One person found this helpful
OrumusReviewed in the United States on May 18, 2022
5.0 out of 5 stars
This was a feel good movie.
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We live in a fast world and many of us live fast but don't enjoy life. Jack is forced to slow down. In so doing he learns about his true self and confronts the real things holding him back.
Linda H. DavisReviewed in the United States on November 29, 2013
5.0 out of 5 stars
Stunningly beautiful and important
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This modest, powerful film tells how the art program at Ohio's Bittersweet Farms-- the country's oldest farmstead community for adults with autism-- has tapped hidden talents in the residents, and given them a voice through art. People unable to explain themselves have been liberated. Art has offered a window into their psyches, allowing staff to understand what's troubling the people they serve, and to see, for the first time, who they essentially are.

In the documentary style perfected by Ken Burns, the story is told with the help of interviews with Bittersweet staff. Apt quotations about the value of art from such luminaries as John Updike and Freida Kahlo frame each individual story within the larger tale. Focusing on five longtime residents-- "The Historian," "The Illustrator," and so on-- this professionally made film, produced and directed by Cora and Richard Walsh, the mother and brother of one of the subjects, is beautiful and deeply moving. And it seems utterly fresh.

In the Bittersweet art studios we meet Joe, "The Historian," who draws his life from memory, always through the perspective through which he first saw something-- a bus, for instance, viewed from a window above. Through art Joe ultimately revealed a childhood trauma: his near-drowning at Lake Erie. (Joe's painting of the accident is childlike, haunting, and devastating.) Bronwen, "The Storyteller," expressed her grief about the death of her father through a series of landscapes that at first seemed innocent. Canvas after canvas showed green grass and blue sky. Then one day a brown swathe punctured the serene landscape, plunging deeply below the grass. Above the earth, in primitive handwriting, were the words "Daddy Dirts."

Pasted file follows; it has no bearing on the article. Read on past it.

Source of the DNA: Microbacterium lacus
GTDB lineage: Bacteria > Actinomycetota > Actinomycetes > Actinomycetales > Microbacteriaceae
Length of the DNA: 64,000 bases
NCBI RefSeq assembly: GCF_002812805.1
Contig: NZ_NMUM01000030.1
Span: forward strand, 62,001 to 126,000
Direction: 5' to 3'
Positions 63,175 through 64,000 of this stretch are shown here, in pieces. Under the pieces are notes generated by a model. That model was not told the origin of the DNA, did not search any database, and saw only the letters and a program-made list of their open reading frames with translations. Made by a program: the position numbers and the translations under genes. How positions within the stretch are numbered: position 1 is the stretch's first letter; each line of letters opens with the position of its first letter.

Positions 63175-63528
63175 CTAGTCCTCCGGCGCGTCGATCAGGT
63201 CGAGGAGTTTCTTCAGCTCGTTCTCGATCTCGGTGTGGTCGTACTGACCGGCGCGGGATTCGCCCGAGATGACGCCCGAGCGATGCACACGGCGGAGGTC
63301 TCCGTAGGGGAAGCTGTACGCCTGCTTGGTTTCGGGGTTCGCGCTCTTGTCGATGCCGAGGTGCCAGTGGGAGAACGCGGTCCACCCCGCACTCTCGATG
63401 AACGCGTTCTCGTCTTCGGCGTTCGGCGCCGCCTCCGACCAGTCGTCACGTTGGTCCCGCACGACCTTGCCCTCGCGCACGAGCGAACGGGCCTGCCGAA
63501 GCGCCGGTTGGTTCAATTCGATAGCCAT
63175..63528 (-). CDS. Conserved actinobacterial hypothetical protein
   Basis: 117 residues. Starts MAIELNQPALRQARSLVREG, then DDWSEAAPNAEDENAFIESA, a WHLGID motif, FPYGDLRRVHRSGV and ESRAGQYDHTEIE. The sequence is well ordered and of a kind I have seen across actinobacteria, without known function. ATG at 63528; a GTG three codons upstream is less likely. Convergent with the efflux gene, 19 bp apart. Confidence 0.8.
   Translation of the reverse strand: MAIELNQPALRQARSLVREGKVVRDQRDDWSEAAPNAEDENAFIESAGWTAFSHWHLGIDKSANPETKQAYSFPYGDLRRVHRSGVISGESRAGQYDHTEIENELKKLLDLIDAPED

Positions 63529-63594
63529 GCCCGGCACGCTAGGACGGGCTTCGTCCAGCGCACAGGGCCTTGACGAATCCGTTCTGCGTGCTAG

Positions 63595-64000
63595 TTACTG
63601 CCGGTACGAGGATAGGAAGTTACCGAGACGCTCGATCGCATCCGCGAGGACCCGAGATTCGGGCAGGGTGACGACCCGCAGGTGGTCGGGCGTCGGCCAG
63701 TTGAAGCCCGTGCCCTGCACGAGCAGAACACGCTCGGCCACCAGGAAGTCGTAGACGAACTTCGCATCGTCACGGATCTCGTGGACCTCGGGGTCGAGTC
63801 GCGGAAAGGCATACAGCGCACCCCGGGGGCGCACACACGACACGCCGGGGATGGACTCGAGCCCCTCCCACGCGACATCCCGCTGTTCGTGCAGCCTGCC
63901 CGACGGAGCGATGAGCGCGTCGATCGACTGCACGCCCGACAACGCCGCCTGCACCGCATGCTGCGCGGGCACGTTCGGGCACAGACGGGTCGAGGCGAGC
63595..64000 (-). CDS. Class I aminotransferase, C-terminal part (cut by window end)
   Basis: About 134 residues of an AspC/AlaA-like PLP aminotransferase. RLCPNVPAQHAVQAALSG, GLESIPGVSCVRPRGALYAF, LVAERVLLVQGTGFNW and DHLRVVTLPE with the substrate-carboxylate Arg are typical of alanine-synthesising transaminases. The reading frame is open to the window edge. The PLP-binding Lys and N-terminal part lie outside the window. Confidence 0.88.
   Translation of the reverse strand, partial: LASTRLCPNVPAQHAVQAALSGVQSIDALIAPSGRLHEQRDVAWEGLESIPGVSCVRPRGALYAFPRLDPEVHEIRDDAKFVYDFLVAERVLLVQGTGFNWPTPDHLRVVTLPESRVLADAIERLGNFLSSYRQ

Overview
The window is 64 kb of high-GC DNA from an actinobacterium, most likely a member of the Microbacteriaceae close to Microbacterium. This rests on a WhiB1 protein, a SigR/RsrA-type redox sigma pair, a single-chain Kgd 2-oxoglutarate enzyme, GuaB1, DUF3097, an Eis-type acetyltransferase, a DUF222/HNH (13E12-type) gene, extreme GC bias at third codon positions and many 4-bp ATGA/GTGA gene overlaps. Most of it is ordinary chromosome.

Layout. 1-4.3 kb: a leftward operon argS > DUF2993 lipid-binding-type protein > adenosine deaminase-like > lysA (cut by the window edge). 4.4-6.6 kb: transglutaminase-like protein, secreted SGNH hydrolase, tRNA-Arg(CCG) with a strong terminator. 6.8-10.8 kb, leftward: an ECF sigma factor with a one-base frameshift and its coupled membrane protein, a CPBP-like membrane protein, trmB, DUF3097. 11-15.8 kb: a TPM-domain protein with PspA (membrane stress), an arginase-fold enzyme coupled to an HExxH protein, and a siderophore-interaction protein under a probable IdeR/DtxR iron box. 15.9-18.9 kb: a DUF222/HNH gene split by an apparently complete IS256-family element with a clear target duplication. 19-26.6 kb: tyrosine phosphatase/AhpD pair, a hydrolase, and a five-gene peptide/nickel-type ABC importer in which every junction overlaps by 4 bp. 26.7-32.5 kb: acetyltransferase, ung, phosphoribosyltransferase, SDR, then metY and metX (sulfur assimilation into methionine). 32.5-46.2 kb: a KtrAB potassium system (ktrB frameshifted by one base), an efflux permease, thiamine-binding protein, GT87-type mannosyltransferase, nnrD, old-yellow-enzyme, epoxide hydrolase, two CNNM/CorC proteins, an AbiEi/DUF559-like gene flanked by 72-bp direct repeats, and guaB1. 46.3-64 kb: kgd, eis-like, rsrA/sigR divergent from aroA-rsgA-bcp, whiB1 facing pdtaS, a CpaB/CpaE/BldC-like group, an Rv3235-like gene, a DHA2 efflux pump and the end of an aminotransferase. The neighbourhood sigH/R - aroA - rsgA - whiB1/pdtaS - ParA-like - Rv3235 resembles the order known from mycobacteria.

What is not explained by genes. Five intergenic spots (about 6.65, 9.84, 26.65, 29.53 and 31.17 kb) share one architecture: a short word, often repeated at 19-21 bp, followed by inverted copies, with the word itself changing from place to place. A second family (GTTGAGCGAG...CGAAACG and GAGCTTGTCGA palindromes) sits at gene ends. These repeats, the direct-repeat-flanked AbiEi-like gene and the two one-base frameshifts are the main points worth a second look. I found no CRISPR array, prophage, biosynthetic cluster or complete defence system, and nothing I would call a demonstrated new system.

Again and again, the art studio becomes a sanctuary, a therapist's chair. We learn that Conor, "The Illustrator," and the filmmakers' family member, worked through a period of anxiety when his mother was in Ireland. Staff understood the change in his behavior when he began drawing a series of terrified-looking portraits of his mother. Steve, "The Recluse," found safety in a corner of the art room after a cancer battle. And Patra, "The Realist," created a whimsical series of critters that have become the basis for some ceramic designs made and sold at the farm. As Patra's talent emerged, her longtime temper tantrums subsided. She gave her critters a home and named it Twitter Forest, a place, like Bittersweet, where beings live protected from the dangers of the outside world.